Try this favorite: Turkey Burgers with Roasted Eggplant Salsa
Eatiquette is built on the idea that this can and should be spread across the country. As the director of culinary operations at the VFFC, I help train and counsel our partner schools in the idea of sustainability. Quite simply, we teach people how to fish, rather than fishing while others watch.
What's in Season
The Eatiquette program uses seasonal ingredients as much as possible for multiple reasons. Cooking with seasonal ingredients, which are abundant in volume, often costs less. When educating children about food, the lunchroom becomes a classroom, and teaching them about seasonality has become a significant platform in our program. In-season produce can often be sourced locally, supporting the local economy, farmers, CSA growers, and markets. I still get excited when a season changes and a vegetable comes into season, bringing new opportunities for creativity. Out-of-season produce—say, asparagus in early November—tends to be less flavorful, and the children lose interest.
Mouth-watering Sage Roasted Turkey with Ground Cherry Marmalade
Trying New Varieties
When I approach a new vegetable or fruit variety, the first thing I do is taste it raw so I know my starting point. Much as with animal proteins, I will then try different cooking techniques: Can I fry/bake/roast/grill/braise it? What does each application do to the vegetable? I then like to research the region where the vegetable is indigenous and understand its history, to find its “roots” and how it was used classically. Then I go to work.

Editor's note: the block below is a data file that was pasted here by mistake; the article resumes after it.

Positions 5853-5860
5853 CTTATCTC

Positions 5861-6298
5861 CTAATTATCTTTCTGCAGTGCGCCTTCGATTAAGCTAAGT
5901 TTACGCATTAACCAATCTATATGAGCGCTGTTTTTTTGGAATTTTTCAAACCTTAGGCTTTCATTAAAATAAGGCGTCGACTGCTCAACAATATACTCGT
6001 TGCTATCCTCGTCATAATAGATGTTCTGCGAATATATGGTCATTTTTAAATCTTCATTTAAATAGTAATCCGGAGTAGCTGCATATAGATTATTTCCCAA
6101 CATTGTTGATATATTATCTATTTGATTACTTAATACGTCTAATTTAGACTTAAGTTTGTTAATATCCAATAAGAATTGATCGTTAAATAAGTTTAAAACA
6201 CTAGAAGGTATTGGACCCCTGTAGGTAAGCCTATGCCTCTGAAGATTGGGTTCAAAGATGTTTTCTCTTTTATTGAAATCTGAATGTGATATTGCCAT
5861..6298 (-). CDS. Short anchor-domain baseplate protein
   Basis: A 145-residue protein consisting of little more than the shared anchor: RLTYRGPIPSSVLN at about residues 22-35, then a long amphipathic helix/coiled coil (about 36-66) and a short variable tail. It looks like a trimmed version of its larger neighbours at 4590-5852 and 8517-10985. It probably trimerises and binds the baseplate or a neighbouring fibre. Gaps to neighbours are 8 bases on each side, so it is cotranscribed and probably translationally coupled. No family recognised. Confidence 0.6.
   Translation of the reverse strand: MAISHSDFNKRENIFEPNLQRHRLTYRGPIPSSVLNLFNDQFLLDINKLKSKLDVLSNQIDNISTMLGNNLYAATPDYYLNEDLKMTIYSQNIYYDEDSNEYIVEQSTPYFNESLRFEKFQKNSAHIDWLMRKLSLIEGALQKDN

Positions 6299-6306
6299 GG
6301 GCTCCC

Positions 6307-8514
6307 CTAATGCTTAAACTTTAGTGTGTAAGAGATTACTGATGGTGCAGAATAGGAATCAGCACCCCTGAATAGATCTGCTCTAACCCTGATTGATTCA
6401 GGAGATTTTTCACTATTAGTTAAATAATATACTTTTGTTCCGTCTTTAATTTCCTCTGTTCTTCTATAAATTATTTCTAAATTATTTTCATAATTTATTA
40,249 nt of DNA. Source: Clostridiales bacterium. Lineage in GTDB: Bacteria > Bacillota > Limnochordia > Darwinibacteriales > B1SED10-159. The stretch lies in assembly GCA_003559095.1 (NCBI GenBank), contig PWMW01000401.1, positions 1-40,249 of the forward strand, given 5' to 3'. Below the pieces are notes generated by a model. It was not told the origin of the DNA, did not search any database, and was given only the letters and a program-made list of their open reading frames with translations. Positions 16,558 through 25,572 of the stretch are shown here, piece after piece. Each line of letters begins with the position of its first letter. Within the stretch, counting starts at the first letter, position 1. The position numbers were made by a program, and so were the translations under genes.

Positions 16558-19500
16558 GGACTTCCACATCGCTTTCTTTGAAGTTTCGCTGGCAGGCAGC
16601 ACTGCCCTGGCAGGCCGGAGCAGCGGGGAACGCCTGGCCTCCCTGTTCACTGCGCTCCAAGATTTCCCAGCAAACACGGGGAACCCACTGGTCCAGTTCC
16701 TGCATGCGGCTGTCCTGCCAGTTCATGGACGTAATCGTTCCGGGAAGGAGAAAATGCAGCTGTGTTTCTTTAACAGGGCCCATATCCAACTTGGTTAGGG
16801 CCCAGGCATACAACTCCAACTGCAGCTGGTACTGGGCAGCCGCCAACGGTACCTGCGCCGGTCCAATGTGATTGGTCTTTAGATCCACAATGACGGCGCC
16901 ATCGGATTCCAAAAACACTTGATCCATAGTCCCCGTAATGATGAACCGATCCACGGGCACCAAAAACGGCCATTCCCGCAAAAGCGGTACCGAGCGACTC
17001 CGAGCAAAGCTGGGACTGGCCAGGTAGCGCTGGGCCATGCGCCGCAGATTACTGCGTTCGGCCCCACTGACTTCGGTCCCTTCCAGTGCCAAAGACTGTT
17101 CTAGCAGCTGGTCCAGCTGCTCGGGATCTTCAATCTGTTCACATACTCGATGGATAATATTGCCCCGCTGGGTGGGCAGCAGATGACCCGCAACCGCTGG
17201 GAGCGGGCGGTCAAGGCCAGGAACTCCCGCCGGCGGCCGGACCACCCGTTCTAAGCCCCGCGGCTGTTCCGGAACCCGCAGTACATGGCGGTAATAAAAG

Heirloom Tomato and Zucchini Galette with Fontina Cheese (pictured right)
I am a fan of heirloom tomatoes. I typically can’t find them outside of summer months, and if I could it would be a crime. They’re not only terrifically beautiful, but so flavorful! All I need is some sea salt, fresh basil from the garden, and a beautiful olive oil. Anything beyond that just complicates things.
Recently I have come to admire the ‘Shishito’ pepper. ‘Shishito’ has a spicy flavor that is not overwhelming—it doesn’t cancel other flavors out, doesn’t numb your tongue, but also stands its ground and has a sustaining heat that marries well with other ingredients, no matter the application. Whether it’s grilled, roasted, or sautéed, it maintains wonderful flavor.
The Best Moments
The younger kids—the ones most people would think might be extremely picky—get so enthused about the program. When I have a 6-year-old asking me when we’re having basil risotto again, or telling me she taught her older brother how to set the dinner table, it just takes my breath away!
Kid favorite: Roasted Carrots with Mint and Honey!
Photography by Andrea Monzo
Originally published in Organic Gardening magazine, February/March 2014